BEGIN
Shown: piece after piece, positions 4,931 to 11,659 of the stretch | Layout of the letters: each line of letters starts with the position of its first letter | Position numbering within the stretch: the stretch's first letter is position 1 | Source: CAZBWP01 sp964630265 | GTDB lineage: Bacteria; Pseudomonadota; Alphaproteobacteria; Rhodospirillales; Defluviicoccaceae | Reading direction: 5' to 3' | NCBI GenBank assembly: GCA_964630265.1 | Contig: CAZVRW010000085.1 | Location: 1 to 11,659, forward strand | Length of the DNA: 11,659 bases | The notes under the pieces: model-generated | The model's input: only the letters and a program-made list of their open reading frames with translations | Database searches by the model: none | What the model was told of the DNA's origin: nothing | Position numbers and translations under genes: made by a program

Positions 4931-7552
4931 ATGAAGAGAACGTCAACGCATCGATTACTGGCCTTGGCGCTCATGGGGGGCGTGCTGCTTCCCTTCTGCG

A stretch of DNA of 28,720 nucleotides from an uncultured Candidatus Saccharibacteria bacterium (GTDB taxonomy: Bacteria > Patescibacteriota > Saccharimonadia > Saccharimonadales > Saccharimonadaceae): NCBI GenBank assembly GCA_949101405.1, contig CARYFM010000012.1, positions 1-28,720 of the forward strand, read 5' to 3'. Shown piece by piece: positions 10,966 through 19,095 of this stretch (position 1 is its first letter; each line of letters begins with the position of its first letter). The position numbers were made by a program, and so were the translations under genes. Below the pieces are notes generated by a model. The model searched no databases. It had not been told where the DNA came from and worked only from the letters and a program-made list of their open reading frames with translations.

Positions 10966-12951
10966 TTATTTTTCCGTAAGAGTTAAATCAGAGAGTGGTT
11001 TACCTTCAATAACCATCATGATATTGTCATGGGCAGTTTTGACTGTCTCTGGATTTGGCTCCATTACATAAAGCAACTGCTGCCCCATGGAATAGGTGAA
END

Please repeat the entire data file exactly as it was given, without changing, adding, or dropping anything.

Shown: piece after piece, positions 4,931 to 11,659 of the stretch | Layout of the letters: each line of letters starts with the position of its first letter | Position numbering within the stretch: the stretch's first letter is position 1 | Source: CAZBWP01 sp964630265 | GTDB lineage: Bacteria; Pseudomonadota; Alphaproteobacteria; Rhodospirillales; Defluviicoccaceae | Reading direction: 5' to 3' | NCBI GenBank assembly: GCA_964630265.1 | Contig: CAZVRW010000085.1 | Location: 1 to 11,659, forward strand | Length of the DNA: 11,659 bases | The notes under the pieces: model-generated | The model's input: only the letters and a program-made list of their open reading frames with translations | Database searches by the model: none | What the model was told of the DNA's origin: nothing | Position numbers and translations under genes: made by a program

Positions 4931-7552
4931 ATGAAGAGAACGTCAACGCATCGATTACTGGCCTTGGCGCTCATGGGGGGCGTGCTGCTTCCCTTCTGCG

A stretch of DNA of 28,720 nucleotides from an uncultured Candidatus Saccharibacteria bacterium (GTDB taxonomy: Bacteria > Patescibacteriota > Saccharimonadia > Saccharimonadales > Saccharimonadaceae): NCBI GenBank assembly GCA_949101405.1, contig CARYFM010000012.1, positions 1-28,720 of the forward strand, read 5' to 3'. Shown piece by piece: positions 10,966 through 19,095 of this stretch (position 1 is its first letter; each line of letters begins with the position of its first letter). The position numbers were made by a program, and so were the translations under genes. Below the pieces are notes generated by a model. The model searched no databases. It had not been told where the DNA came from and worked only from the letters and a program-made list of their open reading frames with translations.

Positions 10966-12951
10966 TTATTTTTCCGTAAGAGTTAAATCAGAGAGTGGTT
11001 TACCTTCAATAACCATCATGATATTGTCATGGGCAGTTTTGACTGTCTCTGGATTTGGCTCCATTACATAAAGCAACTGCTGCCCCATGGAATAGGTGAA